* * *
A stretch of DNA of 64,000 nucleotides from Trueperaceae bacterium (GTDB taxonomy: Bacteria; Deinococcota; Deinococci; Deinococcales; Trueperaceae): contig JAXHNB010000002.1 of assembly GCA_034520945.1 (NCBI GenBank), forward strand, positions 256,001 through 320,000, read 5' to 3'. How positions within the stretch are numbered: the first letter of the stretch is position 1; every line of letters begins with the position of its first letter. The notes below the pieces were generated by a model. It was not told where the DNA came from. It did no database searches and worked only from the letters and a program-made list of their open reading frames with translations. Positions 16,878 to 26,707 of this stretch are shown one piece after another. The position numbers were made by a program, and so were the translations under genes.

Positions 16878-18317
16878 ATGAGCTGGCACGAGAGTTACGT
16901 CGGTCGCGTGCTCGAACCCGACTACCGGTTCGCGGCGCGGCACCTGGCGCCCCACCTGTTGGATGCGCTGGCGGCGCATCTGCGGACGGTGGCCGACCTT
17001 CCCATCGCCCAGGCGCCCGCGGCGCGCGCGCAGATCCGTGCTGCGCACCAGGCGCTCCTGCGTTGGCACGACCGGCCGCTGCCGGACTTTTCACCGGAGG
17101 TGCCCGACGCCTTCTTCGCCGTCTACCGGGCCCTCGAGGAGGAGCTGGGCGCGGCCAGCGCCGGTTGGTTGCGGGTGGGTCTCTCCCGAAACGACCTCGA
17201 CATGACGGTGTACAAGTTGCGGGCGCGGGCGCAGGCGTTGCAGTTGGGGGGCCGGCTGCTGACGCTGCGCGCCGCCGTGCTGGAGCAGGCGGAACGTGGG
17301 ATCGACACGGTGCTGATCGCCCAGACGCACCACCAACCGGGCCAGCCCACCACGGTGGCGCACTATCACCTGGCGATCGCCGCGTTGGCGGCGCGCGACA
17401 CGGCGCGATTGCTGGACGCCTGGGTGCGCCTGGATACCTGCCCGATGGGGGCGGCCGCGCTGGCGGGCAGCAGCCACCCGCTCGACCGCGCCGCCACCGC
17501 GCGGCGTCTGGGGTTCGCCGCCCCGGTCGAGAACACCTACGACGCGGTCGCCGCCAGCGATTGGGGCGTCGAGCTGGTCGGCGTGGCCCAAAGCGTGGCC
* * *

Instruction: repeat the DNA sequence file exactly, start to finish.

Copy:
A stretch of DNA of 64,000 nucleotides from Trueperaceae bacterium (GTDB taxonomy: Bacteria; Deinococcota; Deinococci; Deinococcales; Trueperaceae): contig JAXHNB010000002.1 of assembly GCA_034520945.1 (NCBI GenBank), forward strand, positions 256,001 through 320,000, read 5' to 3'. How positions within the stretch are numbered: the first letter of the stretch is position 1; every line of letters begins with the position of its first letter. The notes below the pieces were generated by a model. It was not told where the DNA came from. It did no database searches and worked only from the letters and a program-made list of their open reading frames with translations. Positions 16,878 to 26,707 of this stretch are shown one piece after another. The position numbers were made by a program, and so were the translations under genes.

Positions 16878-18317
16878 ATGAGCTGGCACGAGAGTTACGT
16901 CGGTCGCGTGCTCGAACCCGACTACCGGTTCGCGGCGCGGCACCTGGCGCCCCACCTGTTGGATGCGCTGGCGGCGCATCTGCGGACGGTGGCCGACCTT
17001 CCCATCGCCCAGGCGCCCGCGGCGCGCGCGCAGATCCGTGCTGCGCACCAGGCGCTCCTGCGTTGGCACGACCGGCCGCTGCCGGACTTTTCACCGGAGG
17101 TGCCCGACGCCTTCTTCGCCGTCTACCGGGCCCTCGAGGAGGAGCTGGGCGCGGCCAGCGCCGGTTGGTTGCGGGTGGGTCTCTCCCGAAACGACCTCGA
17201 CATGACGGTGTACAAGTTGCGGGCGCGGGCGCAGGCGTTGCAGTTGGGGGGCCGGCTGCTGACGCTGCGCGCCGCCGTGCTGGAGCAGGCGGAACGTGGG
17301 ATCGACACGGTGCTGATCGCCCAGACGCACCACCAACCGGGCCAGCCCACCACGGTGGCGCACTATCACCTGGCGATCGCCGCGTTGGCGGCGCGCGACA
17401 CGGCGCGATTGCTGGACGCCTGGGTGCGCCTGGATACCTGCCCGATGGGGGCGGCCGCGCTGGCGGGCAGCAGCCACCCGCTCGACCGCGCCGCCACCGC
17501 GCGGCGTCTGGGGTTCGCCGCCCCGGTCGAGAACACCTACGACGCGGTCGCCGCCAGCGATTGGGGCGTCGAGCTGGTCGGCGTGGCCCAAAGCGTGGCC